UN Meetings related to Post 2015 Agenda

UN high level meetings tackle post-2015 agenda amid global South, CSO concerns

Several UN high level meetings were held in New York from 23 September to 8 October to assess the progress of the Millennium Development Goals (MDGs) and negotiate the successor framework to the MDGs for 2015.

UN Secretary-General Ban Ki-Moon convened the high-level event, “MDG Success: Accelerating Action and Partnering for Impact.” He introduced the “new partnerships” that the UN is promoting to change the development landscape and mobilize resources to advance the MDGs.

This was followed by the “Special Event on achieving the MDGs.” Member states agreed that the new set of goals need to balance the three pillars of sustainability, namely the economic, ecological, and social aspects of development. They also agreed on holding intergovernmental negotiations to achieve consensus on the goals and the overall post-2015 framework.

The first High-level Political Forum on Sustainable Development (HLPF)

World bank and Water issues

Into the lion’s den: Confronting the World Bank on privatized water

Washington, D.C., October 11—Corporate Accountability International (CAI) and IBON International joined forces in Washington, D.C. this week to challenge the World Bank Group on its role in privatized water utilities.

CAI is a membership organization with a 35-year track record on protecting human rights, public health and the environment from corporate greed and abuse around the world. It is currently pursuing a campaign to challenge corporate control of water.

IBON on the other hand has consistently opposed water privatization since the 1990s and is the secretariat of the regional Water for the People Network (WPN) with members in the Philippines, Sri Lanka, Nepal, Mongolia, Bangladesh, and Vietnam. WPN challenges water-related policies, structures and institutions that compromise the people’s right to water. The network also proactively seeks community-based, pro-people solutions to such problems.

Shayda Edwards Naficy, CAI’s international water campaign …

Save Forests, save humanity


World’s sacred forests may fall prey to developers, scientists warn.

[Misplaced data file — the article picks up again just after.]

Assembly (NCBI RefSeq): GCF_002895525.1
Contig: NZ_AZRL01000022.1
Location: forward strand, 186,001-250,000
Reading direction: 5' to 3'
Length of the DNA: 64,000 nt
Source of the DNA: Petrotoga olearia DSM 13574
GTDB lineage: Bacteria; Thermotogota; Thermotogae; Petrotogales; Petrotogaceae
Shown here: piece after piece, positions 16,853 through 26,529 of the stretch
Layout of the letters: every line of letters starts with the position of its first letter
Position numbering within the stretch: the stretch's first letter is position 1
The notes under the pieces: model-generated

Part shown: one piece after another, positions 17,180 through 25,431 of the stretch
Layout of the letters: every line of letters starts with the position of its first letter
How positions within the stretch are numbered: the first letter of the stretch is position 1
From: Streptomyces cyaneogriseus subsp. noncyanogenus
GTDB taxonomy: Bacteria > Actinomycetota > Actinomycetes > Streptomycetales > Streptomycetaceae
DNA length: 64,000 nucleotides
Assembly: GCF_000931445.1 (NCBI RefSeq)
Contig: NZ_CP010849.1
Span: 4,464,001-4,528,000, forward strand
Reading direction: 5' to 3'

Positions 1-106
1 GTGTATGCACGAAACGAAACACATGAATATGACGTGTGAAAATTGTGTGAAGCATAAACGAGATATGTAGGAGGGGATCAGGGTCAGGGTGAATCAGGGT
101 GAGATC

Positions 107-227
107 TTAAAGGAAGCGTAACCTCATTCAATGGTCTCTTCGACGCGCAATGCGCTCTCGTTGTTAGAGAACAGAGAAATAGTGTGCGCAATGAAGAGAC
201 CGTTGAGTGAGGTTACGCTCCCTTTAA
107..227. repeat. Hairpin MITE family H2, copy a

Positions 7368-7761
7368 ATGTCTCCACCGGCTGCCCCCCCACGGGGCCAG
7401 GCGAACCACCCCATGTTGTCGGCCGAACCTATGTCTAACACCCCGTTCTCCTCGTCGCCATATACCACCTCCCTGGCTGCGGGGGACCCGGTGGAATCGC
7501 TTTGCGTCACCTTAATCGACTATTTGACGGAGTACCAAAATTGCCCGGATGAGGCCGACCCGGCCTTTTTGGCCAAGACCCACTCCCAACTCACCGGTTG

NAIROBI (Thomson Reuters Foundation) – Sacred forests, which have mainly been protected by indigenous communities following traditional beliefs, are among the few remaining forest ecosystems that have been spared by loggers, but they are increasingly under threat, scientists warn.

“Evidence has shown that many people, including loggers, have for years respected, or have been afraid of going against some religious beliefs – and that has long been a conservation measure for several sacred forests around the world,” said Prasit Wangpakapattanawong, assistant professor at the forest restoration research unit of Thailand’s Chiang Mai University.

Most sacred forests are found in Asian countries, especially India, where they have for centuries been preserved and protected by adherents of Buddhism, a religion indigenous to the Indian subcontinent, Wangpakapattanawong said at the World Agroforestry Centre’s 2013 science week in Nairobi last month.

But the ever-growing

International Day of the Girl Child

Victoria GrantGirls’ Rights are Human Rights

In December 2011 the United Nations General Assembly declared 11 October the International Day of the Girl Child, thus recognizing girls’ human rights and the particular challenges that girls face.  In reserving a day for advocacy and action by and for girls, the UN has demonstrated its commitment to end gender-based inequality, discrimination, neglect, violenceand the economic disparities that disproportionately affect girls across the globe.

The Canadian and US girl activists who conducted the campaign to create this special day of observance purposefullychose the date 10/11/12 (month/day/year) in order to highlight that the fact that life often changes dramatically for the worse for girls aged 10-12 years.  In many societies, negative cultural

MMS UN news September



News from the United Nations…


The month of September is busy with various meetings including the beginning of  the 68th UN General Assembly which is still going on. Due to the remodeling of the UN building, the spaces are extremely limited and access to the UN building is highly restricted especially when the heads of states are around.


A short review of the past events: 1. Sept 5th International Day of Charity was observed in honor of Mother Teresa on her 16th death anniversary. Interestingly the proposal came from the Civil society of a communist country, Hungary! Several speakers spoke on the occasion high lighting the need for volunteerism, and philanthropy for caring for fellow human beings and for systemic change as well.


2. Sep 6thfor the high level forum on the culture of peace,  the Patriarch of Serbia  spoke  and the …

BIG Money BIG Promises!

The 68th General assembly of the United Nations.

Not only governments are fully committed to meeting the Millennium Development Goals — the private sector also wants to step up to the challenge.

World leaders on Wednesday agreed on how to kick off the debate on the post-2015 framework through a common set of goals for both rich and poor nations. The outcome document that will set the agenda for the next two years envisions a multi-stakeholder approach that includes the private sector and philanthropy to boost total investment in achieving the MDGs to $2.5 billion.

The document adopted at a special event during the 67th session of the U.N. General Assembly calls for “a strengthened global partnership” that will draw from all resource pools, public and private, and specifically calls on firms “to engage in responsible business practices” for sustainable development.

Private sector development has long been considered a key …